1120first of these, the ``exclusive or'' operation is applied
1121to all bits in a 32-bit value to determine parity.
1122Parity has important applications for error-correcting
1123codes such as the various Hamming codes for detecting
1124and correcting numbers of bit errors dependent on the
1125number of parity bits added.  Warren's version uses
112611 operations for parity of a single 32-bit value;
1127a straightforward SWAR adaptation also uses 11 operations
1128for the parity of a set of 32-bit fields.
1130Figure \ref{ID-parity} shows the IDISA parity implementation
1131with only 5 operations required.  This represents slightly
1132more than a 2X improvement.  The improvement is less than
11333X seen in other cases because one of the operands need
1134not be modified before applying the exclusive-or operation.
1136Using the ``or'' logical operation, Figure \ref{HD-clp2} shows Warren's
1137code for the least power-of-2 ceiling of a 32-bit value.  The
1138technique is to employ inductive doubling to fill in one bits at
1139all bit positions after the first one bit in the original value to
1140first produce a value of the form $2^n-1$.  This is then incremented
1141to determine the power of 2 ceiling.  This function and
1142its straightforward adaptation for SWAR application on a
1143set of 32-bit fields requires 12 operations.   The
1144corresponding IDISA implementation of Figure \ref{ID-clp2}
1145requires 7 operations, just under a 2X improvement.
1147\subsection{Packed DNA Representation}
1149DNA sequences are often represented as strings consisting
1150of the four nucleotide codes A, C, G and T.  Internally,
1151these sequences are frequently represented in internal
1152form as packed sequences of 2-bit values.  The IDISA
1153\verb#simd<8>:pack# and \verb#simd<4>:pack# operations
1154allow these packed representations to be quickly computed
1155from byte-oriented string values by two steps of inductive
1156halving.   Similarly, conversion back to string form
1157can use two steps of inductive merging.  Without direct
1158support for these pack and merge operations, the SWAR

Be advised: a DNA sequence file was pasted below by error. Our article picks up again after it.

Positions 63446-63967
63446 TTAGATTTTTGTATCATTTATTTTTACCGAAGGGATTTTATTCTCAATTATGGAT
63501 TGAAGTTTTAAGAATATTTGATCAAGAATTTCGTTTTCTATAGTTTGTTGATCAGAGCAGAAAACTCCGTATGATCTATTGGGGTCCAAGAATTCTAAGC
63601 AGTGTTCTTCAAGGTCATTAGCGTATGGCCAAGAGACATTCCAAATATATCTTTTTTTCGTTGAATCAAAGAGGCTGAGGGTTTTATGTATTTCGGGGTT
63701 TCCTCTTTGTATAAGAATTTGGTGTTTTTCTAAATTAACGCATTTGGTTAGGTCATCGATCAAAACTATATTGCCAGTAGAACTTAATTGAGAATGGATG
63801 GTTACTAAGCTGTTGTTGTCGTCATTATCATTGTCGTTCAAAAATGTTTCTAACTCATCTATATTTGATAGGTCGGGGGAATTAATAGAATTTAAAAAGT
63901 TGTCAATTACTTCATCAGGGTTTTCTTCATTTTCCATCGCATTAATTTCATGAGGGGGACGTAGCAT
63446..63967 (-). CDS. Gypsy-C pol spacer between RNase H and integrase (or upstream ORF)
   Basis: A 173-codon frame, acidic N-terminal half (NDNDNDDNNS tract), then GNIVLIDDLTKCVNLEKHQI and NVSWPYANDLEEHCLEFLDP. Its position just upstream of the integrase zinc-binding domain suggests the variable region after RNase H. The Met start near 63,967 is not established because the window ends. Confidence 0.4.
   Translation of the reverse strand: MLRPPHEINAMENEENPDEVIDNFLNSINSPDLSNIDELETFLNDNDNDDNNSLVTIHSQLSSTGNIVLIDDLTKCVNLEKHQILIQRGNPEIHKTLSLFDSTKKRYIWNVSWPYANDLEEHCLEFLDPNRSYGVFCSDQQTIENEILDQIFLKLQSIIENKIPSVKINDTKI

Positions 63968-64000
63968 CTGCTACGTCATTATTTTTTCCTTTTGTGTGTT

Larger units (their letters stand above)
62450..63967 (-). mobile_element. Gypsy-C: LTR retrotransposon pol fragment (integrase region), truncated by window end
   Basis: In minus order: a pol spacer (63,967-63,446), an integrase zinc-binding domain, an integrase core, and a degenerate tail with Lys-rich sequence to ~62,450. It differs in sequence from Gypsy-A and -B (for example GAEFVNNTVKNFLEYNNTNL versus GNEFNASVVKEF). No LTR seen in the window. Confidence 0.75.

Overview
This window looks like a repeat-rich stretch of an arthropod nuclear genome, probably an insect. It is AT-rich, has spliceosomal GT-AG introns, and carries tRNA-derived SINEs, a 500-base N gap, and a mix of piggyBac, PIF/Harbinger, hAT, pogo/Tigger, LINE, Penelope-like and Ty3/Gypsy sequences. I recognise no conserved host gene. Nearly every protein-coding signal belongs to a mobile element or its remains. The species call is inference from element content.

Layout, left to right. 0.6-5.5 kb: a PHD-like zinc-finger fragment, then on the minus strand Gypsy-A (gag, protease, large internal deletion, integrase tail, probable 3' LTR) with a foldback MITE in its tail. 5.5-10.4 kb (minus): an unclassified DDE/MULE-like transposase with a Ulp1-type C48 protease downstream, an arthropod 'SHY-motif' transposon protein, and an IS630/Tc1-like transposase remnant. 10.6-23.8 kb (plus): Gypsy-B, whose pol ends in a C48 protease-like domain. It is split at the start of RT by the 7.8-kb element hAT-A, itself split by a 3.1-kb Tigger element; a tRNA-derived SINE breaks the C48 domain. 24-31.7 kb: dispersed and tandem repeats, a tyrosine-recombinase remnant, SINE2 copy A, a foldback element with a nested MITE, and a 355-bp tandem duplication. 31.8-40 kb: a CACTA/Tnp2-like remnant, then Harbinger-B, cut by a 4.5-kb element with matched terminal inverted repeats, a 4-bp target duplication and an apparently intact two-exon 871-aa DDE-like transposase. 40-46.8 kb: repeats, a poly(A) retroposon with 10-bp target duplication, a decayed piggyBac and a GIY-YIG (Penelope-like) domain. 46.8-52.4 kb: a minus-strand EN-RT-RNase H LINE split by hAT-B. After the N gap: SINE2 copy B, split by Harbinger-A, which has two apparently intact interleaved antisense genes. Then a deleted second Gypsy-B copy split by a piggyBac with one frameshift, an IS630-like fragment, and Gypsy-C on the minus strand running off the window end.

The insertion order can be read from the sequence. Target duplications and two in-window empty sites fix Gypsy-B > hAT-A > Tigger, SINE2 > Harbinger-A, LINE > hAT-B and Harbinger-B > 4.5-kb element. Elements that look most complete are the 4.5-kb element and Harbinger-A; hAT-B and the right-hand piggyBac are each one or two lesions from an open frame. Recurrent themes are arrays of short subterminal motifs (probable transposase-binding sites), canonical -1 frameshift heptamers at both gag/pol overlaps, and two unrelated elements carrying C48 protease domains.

1159implementations of these conversions require the cost
1160of explicit masking and shifting in combination with
1161the 16-bit to 8-bit packing and 8-bit to 16-bit
1162merging operations supported by existing SWAR facilities
1163on commodity processors.
1165\subsection{Bit Reverse}
1167Include or omit?
1169\subsection{String/Decimal/Integer Conversion}
1173b = (d & 0x0F0F0F0F) + 10 * ((d >> 4) & 0x0F0F0F0F);
1174b = (d & 0x00FF00FF) + 100 * ((d >> 8) & 0x00FF00FF);
1175b = (d & 0x0000FFFF) + 10000 * (d >> 16);
1178\caption{BCD to Integer Reference Algorithm}
1185c10 = simd<16>:const(10);
1186c100 = simd<16>:const(100);
1187c10000 = simd<32>:const(10000);
1188b = simd<8>::add<x,l>(simd<8>::mult<h,x>(d, c10), d);
1189b = simd<16>::add<x,l>(simd<16>::mult<h,x>(b, c100), b);
1190b = simd<32>::add<x,l>(simd<32>::mult<h,x>(b, c10000), b);
1193\caption{IDISA Parity Implementation}
1197Just as DNA sequences represent an important use case for
1198SWAR operations on 2-bit fields, packed sequences of
1199decimal or hexadecimal digits represent a common use case
1200for 4-bit fields.  These representations can be used
1201both as an intermediate form in numeric string to integer
1202conversion and as a direct representation for
1203packed binary coded decimal.
1205Figure \ref{BCD2int} shows a three-step inductive
1206doubling implementation for conversion of 32-bit packed BCD
1207values to integer form.  The 32-bit value consists
1208of 8 4-bit decimal digits.  Pairs of digits are
1209first combined by multiplying the higher digit
1210of the pair by 10 and adding.  Pairs of these
1211two-digit results are then further combined by
1212multiplying the value of the higher of the two-digit
1213results by 100 and adding.  The final step is
1214to combine four-digit results by multiplying the
1215higher one by 10000 and adding.  Overall, 20
1216operations are required for this implementation
1217as well as the corresponding SWAR implementation
1218for sets of 32-bit fields.  Preloading of 6 constants
1219into registers for repeated use can reduce the number of
1220operations to 14 at the cost of significant register
1223The IDISA implementation of this algorithm is shown
1224in Figure \ref{ID-BCD2int}.  This implementation
1225shows an interesting variation in the use of